January 28, 2014
TORONTO– Serving as the back-up goaltender isn’t the best way to develop, so Garret Sparks will go back down to the ECHL at least one more time this season, according to Marlies head coach Steve Spott.
Because veteran Drew MacIntyre is the most relied-on goalie in the league, and will continue to carry majority of the workload in the second half of the AHL season, 20-year-old Sparks will not get the proper amount of playing time with the Marlies that’s needed to develop the way Toronto wants. So the plan is to swap him with 21-year-old Christopher Gibson, who is currently developing with the Orlando Solar Bears.
“That’ll happen again this year, where we will flop our goalies,” said Spott. “It’s part of the process for developing our goalies. Where they go down, play more games, more consecutive games.”
This past summer Toronto signed Gibson, giving the club two young netminders who would need to be developed. Sparks, who the Leafs drafted 190th overall in 2011, started the year with the Marlies while Gibson got minutes with the Solar Bears. In November Toronto made its first switch of the two so that Sparks would see the same amount of action that Gibson was getting at the lower level. Gibson backed up MacIntyre and started three games with Toronto.
“We have two young goalies and we want to develop them equally,” Leafs VP of hockey operations, Dave Poulin, said at the beginning of the season.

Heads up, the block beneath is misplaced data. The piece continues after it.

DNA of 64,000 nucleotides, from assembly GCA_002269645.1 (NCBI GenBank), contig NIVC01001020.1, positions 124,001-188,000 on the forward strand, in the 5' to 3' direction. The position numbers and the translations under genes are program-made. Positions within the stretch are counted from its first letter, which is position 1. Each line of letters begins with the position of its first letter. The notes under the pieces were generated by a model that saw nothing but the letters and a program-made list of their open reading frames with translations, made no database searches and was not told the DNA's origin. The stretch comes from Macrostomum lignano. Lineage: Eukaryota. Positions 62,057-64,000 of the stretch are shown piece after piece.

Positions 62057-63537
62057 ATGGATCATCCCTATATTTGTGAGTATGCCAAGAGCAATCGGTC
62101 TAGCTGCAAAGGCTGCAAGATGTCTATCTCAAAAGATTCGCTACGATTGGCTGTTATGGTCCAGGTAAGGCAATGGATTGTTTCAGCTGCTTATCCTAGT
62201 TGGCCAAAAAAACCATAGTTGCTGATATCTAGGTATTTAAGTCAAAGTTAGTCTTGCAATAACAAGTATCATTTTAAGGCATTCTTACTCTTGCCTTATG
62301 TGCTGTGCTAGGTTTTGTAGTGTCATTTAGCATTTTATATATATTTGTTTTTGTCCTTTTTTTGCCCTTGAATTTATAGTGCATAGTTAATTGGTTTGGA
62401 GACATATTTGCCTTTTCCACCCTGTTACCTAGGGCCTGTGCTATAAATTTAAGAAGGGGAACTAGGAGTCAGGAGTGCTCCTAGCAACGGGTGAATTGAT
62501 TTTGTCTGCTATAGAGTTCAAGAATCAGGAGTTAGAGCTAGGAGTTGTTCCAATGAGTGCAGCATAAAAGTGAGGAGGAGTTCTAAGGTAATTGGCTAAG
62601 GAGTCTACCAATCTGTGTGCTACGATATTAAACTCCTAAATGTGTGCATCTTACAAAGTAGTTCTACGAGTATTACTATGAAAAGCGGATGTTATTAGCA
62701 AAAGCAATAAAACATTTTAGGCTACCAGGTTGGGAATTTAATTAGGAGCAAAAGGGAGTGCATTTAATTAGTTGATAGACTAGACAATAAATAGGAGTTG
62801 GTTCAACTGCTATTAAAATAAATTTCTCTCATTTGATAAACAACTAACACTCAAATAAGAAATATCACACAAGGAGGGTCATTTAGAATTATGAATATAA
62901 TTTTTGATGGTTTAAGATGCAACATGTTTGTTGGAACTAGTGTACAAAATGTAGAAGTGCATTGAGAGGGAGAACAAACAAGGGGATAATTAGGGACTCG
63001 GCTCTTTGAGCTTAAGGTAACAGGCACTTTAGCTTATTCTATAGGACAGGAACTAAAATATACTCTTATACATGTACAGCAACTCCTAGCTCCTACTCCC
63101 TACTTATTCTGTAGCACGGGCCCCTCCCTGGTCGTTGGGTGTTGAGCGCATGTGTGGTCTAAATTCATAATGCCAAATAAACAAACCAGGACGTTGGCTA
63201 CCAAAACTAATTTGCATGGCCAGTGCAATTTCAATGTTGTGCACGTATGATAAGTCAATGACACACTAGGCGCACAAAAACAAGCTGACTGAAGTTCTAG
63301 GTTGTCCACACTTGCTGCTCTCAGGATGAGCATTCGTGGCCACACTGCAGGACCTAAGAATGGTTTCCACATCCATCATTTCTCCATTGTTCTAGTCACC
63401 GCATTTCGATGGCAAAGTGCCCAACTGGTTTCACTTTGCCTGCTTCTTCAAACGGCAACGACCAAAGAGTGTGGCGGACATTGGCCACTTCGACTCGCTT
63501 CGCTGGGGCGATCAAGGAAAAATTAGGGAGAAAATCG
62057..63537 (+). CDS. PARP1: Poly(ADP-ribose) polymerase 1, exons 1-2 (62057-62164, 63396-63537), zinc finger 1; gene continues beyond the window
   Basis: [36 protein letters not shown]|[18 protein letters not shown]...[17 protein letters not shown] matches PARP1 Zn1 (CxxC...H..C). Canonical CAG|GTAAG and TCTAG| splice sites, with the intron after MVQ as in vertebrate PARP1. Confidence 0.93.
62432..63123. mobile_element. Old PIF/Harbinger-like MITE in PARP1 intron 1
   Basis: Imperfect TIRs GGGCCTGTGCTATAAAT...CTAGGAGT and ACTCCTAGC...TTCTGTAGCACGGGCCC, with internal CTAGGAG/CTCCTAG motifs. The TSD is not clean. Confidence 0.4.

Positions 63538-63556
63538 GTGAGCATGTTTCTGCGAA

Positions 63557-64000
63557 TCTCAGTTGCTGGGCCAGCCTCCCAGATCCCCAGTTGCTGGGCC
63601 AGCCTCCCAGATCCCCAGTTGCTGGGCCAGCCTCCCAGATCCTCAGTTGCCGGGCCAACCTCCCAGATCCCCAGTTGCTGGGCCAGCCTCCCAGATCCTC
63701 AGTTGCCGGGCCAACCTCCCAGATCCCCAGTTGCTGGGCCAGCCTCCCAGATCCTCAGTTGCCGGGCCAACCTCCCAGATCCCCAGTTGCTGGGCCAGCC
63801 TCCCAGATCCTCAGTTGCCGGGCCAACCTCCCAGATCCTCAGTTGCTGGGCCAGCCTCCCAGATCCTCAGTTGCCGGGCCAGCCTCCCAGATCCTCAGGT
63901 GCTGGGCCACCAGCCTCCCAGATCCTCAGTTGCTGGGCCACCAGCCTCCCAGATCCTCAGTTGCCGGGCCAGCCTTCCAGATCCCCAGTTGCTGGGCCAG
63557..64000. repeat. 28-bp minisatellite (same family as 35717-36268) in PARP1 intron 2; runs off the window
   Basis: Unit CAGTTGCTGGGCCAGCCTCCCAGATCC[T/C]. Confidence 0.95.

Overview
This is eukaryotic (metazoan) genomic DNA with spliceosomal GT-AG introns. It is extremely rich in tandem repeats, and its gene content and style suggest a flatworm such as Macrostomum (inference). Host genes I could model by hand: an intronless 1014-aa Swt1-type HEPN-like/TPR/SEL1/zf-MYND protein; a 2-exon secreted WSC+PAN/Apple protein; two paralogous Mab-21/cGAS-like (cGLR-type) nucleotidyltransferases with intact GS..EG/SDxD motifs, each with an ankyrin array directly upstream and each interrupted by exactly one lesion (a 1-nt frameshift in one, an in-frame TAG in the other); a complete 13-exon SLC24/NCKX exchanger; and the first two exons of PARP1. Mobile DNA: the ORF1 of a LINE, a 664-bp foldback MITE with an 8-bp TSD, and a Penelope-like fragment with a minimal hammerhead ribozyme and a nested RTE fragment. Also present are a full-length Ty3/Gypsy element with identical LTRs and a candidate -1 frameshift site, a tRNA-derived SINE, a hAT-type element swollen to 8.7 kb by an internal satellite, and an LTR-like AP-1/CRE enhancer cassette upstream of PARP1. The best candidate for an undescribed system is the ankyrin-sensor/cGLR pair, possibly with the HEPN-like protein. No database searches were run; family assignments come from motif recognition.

Between the two leagues, Sparks has had a total of 17 starts while Gibson has had 19, including 16 with Orlando.
Currently 30-year-old MacIntyre leads the AHL in minutes played, shots faced and wins. In 31 games he is 20-9-2 with a 2.32 goals-against average and .920 save percentage.
While Spott didn’t give an exact date for when the switch will take place, the Marlies have a a 10-game homestand starting Feb. 5 and making the change then seems best as Gibson can come up and train with goaltending coach Piero Greco.
Prospect Brad Ross has now gone 12 games without a goal and Saturday against the Chicago Wolves he found himself as a healthy scratch, again.
The 21-year-old, who the Leafs selected 43rd overall in 2010, has had an inconsistent sophomore season with the Marlies. And unless his game picks up soon, playing time won’t be any easier to come by.
“There’s a very good chance over the next couple weeks we’ll have extra bodies,” said Spott. “The message for Brad is no different than anyone else. You have to work hard to keep your spot in the lineup.”
The Marlies currently have 14 forwards on their roster and as healthy bodies start returning to the Leafs, more players will have to be sent down to the AHL. Toronto has the option of sending Ross down to Orlando of the ECHL, however Spott said that would be up to “management.”
“We’ve got high expectations, he’s got high expectation and we’ll work through it together,” said Spott.
In 33 games this season Ross has four goals and five points. In his rookie campaign, a year that included fighting an inflated roster for playing time because of the NHL lockout, Ross produced eight goals and 11 points in 40 contests.